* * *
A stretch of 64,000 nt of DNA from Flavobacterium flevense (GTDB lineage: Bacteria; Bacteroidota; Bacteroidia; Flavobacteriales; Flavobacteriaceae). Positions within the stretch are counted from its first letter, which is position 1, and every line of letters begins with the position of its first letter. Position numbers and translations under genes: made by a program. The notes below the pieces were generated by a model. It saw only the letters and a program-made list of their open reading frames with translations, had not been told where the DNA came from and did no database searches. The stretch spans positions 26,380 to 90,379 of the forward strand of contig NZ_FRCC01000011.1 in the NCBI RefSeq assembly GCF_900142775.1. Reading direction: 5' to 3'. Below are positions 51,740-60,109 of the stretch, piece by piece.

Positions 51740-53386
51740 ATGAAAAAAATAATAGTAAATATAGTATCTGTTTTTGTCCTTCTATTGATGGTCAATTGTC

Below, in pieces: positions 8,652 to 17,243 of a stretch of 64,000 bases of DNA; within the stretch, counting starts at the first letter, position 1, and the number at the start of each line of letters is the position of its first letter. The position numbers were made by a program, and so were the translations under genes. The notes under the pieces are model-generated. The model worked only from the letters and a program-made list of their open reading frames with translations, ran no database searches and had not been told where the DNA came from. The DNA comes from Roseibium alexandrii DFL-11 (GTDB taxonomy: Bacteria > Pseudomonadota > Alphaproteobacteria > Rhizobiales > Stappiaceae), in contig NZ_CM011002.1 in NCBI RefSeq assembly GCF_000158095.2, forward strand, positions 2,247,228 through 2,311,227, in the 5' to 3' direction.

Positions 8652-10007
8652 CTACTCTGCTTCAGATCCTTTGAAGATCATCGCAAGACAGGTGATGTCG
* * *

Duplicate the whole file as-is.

A stretch of 64,000 nt of DNA from Flavobacterium flevense (GTDB lineage: Bacteria; Bacteroidota; Bacteroidia; Flavobacteriales; Flavobacteriaceae). Positions within the stretch are counted from its first letter, which is position 1, and every line of letters begins with the position of its first letter. Position numbers and translations under genes: made by a program. The notes below the pieces were generated by a model. It saw only the letters and a program-made list of their open reading frames with translations, had not been told where the DNA came from and did no database searches. The stretch spans positions 26,380 to 90,379 of the forward strand of contig NZ_FRCC01000011.1 in the NCBI RefSeq assembly GCF_900142775.1. Reading direction: 5' to 3'. Below are positions 51,740-60,109 of the stretch, piece by piece.

Positions 51740-53386
51740 ATGAAAAAAATAATAGTAAATATAGTATCTGTTTTTGTCCTTCTATTGATGGTCAATTGTC

Below, in pieces: positions 8,652 to 17,243 of a stretch of 64,000 bases of DNA; within the stretch, counting starts at the first letter, position 1, and the number at the start of each line of letters is the position of its first letter. The position numbers were made by a program, and so were the translations under genes. The notes under the pieces are model-generated. The model worked only from the letters and a program-made list of their open reading frames with translations, ran no database searches and had not been told where the DNA came from. The DNA comes from Roseibium alexandrii DFL-11 (GTDB taxonomy: Bacteria > Pseudomonadota > Alphaproteobacteria > Rhizobiales > Stappiaceae), in contig NZ_CM011002.1 in NCBI RefSeq assembly GCF_000158095.2, forward strand, positions 2,247,228 through 2,311,227, in the 5' to 3' direction.

Positions 8652-10007
8652 CTACTCTGCTTCAGATCCTTTGAAGATCATCGCAAGACAGGTGATGTCG